Re: [RFC PATCH] xfs: support for non-mmu architectures
From: Octavian Purdila
Date: Fri Nov 20 2015 - 09:26:34 EST
On Fri, Nov 20, 2015 at 2:58 AM, Dave Chinner <david@xxxxxxxxxxxxx> wrote:
> On Fri, Nov 20, 2015 at 12:54:02AM +0100, Richard Weinberger wrote:
>> On Fri, Nov 20, 2015 at 12:24 AM, Dave Chinner <david@xxxxxxxxxxxxx> wrote:
>> > On Wed, Nov 18, 2015 at 12:46:21AM +0200, Octavian Purdila wrote:
>> >> Naive implementation for non-mmu architectures: allocate physically
>> >> contiguous xfs buffers with alloc_pages. Terribly inefficient with
>> >> memory and fragmentation on high I/O loads but it may be good enough
>> >> for basic usage (which most non-mmu architectures will need).
>> > Can you please explain why you want to use XFS on low end, basic
>> > non-MMU devices? XFS is a high performance, enterprise/HPC level
>> > filesystem - it's not a filesystem designed for small IoT level
>> > devices - so I'm struggling to see why we'd want to expend any
>> > effort to make XFS work on such devices....
>> The use case is the Linux Kernel Library:
>> Using LKL and fuse you can mount any kernel filesystem using fuse
>> as non-root.
> IOWs, because we said no to unprivileged mounts, instead the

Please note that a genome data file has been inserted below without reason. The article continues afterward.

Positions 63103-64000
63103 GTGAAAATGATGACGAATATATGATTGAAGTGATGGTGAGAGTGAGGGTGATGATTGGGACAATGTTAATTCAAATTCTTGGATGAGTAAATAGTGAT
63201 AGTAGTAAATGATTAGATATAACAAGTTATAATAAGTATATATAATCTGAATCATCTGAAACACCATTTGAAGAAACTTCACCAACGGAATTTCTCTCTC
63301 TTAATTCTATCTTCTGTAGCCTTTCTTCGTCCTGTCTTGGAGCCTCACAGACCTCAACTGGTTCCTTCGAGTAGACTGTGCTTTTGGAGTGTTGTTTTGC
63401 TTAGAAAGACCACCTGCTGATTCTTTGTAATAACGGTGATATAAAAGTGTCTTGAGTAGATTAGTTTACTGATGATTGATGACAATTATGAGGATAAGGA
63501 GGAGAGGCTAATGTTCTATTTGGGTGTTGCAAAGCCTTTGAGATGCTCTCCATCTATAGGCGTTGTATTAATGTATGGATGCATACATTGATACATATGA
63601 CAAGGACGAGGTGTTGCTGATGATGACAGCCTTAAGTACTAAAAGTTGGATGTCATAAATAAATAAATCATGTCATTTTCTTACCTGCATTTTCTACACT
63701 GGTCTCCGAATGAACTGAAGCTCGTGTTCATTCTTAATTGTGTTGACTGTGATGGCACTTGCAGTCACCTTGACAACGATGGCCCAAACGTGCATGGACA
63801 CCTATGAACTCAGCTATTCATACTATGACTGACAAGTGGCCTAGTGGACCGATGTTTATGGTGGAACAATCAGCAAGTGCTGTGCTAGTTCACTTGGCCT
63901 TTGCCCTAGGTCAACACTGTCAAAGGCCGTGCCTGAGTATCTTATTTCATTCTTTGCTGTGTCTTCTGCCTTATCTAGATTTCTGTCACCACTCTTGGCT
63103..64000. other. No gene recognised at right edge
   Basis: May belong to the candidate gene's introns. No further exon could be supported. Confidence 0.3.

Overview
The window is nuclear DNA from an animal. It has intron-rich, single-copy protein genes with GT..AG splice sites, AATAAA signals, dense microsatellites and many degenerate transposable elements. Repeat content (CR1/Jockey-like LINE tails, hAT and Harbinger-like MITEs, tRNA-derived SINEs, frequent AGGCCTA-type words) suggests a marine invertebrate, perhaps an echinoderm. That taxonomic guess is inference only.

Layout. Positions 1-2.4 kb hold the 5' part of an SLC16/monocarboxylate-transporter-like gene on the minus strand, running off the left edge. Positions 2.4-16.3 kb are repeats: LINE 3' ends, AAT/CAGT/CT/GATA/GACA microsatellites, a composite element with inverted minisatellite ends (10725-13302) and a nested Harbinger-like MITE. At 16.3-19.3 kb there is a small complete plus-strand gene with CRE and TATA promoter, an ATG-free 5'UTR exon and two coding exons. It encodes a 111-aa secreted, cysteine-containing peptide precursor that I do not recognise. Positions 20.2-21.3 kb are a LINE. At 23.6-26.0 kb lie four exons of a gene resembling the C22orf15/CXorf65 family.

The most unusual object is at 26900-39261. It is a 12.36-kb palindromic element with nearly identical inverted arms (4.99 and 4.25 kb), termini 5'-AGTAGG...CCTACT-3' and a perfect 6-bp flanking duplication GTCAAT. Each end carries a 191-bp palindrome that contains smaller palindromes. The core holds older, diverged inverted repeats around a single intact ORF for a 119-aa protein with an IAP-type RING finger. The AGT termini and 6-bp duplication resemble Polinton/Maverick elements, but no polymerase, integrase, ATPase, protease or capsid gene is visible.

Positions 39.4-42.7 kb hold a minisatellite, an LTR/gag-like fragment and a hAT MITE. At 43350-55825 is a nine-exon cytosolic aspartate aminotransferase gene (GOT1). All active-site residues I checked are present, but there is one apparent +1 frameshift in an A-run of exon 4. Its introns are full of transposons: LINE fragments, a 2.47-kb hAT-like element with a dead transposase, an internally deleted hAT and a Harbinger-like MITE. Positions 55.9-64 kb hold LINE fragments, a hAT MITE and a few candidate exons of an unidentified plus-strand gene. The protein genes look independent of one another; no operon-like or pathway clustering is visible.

> proposal is to linking all the kernel code into userspace so you can
> do unprivielged mounts that way?
LKL's goal is to make it easy for various applications to reuse Linux
kernel code instead of re-implementing it. Mounting filesystem images
is just one of the applications.
> IOWs, you get to say "it secure because it's in userspace" and leave
> us filesystem people with all the shit that comes with allowing
> users to mount random untrusted filesystem images using code that
> was never designed to allow that to happen?
It is already possible to mount arbitrary filesystem images in
userspace using VMs . LKL doesn't change that, it just reduces the
amount of dependencies you need to do so.
Could you expand of what burden does this use-case put on fs
developers? I am sure that, if needed, we can put restrictions in LKL
to avoid that.
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